Because in Q2 of 2020, there was something happening, we assumed it was going to be a trend and it wasn't going to go away anytime soon. And looking back, we should have actually been hiring ahead. So, just kind of that sort of lesson learned. But ultimately, yes, what we've done is we first have segmented our delivery team, our Client Services team by market segment, and then the marketing team and the sales team. They've got goals that are aligned with each of those segments. 


So when I say segment, I'm looking at parts of the market, like if you're more of a growth business, if you're expanding, if you're more of what we would consider enterprise, which for us is not really enterprise, it's more mid-market. And so then the next step from that is to look at that pipeline flow. Look at those close rates and we know how much work our Client Services team can carry. And if we follow these - what are the close rates? What are those size deals? And what market segments they're coming to, we want to use that data to inform our hiring pipeline. So that's all in the works right now.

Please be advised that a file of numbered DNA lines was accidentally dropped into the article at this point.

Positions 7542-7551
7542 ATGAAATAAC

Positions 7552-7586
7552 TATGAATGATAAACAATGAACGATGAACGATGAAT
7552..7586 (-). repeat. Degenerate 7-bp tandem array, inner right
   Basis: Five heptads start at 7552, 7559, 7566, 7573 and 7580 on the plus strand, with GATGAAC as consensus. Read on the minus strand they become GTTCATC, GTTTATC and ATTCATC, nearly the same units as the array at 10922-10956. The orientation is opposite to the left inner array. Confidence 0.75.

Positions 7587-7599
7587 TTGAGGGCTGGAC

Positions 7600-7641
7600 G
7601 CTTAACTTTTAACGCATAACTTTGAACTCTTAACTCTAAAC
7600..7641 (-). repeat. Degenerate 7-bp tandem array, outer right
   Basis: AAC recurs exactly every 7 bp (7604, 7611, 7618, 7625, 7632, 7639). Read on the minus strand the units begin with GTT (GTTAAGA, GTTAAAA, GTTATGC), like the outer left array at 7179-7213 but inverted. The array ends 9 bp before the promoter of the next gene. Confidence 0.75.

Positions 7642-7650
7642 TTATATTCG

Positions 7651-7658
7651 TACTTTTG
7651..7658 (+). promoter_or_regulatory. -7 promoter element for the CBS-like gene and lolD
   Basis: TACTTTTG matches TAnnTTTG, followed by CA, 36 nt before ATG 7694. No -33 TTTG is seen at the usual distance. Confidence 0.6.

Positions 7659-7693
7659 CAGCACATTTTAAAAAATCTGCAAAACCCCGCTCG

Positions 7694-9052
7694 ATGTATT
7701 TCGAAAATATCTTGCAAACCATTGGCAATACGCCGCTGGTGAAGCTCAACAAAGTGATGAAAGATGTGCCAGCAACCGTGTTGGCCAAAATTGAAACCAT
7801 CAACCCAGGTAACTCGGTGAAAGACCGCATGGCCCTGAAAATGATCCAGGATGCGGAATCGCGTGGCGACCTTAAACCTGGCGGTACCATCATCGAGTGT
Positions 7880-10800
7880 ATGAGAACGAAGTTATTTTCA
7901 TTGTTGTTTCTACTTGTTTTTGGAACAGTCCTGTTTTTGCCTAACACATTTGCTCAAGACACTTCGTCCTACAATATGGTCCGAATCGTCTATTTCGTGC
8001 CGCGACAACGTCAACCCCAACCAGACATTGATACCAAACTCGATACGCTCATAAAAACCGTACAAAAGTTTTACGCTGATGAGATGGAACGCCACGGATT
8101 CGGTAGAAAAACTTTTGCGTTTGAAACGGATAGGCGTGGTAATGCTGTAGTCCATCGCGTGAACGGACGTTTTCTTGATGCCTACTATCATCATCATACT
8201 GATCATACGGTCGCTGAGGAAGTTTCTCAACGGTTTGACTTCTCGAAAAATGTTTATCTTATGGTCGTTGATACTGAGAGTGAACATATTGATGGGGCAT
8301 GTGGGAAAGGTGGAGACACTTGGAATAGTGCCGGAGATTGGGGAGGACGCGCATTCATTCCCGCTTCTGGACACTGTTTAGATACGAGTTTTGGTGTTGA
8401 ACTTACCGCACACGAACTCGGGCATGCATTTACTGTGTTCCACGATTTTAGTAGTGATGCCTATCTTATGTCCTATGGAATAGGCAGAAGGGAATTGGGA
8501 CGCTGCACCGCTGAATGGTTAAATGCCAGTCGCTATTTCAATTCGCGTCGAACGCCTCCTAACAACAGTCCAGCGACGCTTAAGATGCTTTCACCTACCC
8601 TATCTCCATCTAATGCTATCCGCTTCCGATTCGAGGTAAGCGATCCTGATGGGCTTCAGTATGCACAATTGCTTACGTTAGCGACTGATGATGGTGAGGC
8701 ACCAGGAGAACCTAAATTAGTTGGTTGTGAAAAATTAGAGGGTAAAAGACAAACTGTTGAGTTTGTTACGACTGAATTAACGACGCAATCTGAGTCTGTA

James Mackey  15:24  

Yeah. We're seeing the same, our conversion rates throughout the entire funnel are not nearly as good as they were last year. The biggest dip we've seen is from verbal commit to closed won. It's just gotten killed. We used to have over an 80%, very high. And now, we have to run the numbers, but I think it's like at 50, or maybe under 50%. There are so many companies - yeah, we're ready to move forward, send over the agreement. We're ready to go. 


And then next week, they're just - Oh, hey, can we wait two weeks, and then we're gonna get back to you? Yeah, it's just happening all the time. And so, now, when a company verbally commits, it's like a coin flip. I'll believe it when we sign the contract instead of the kickoff date.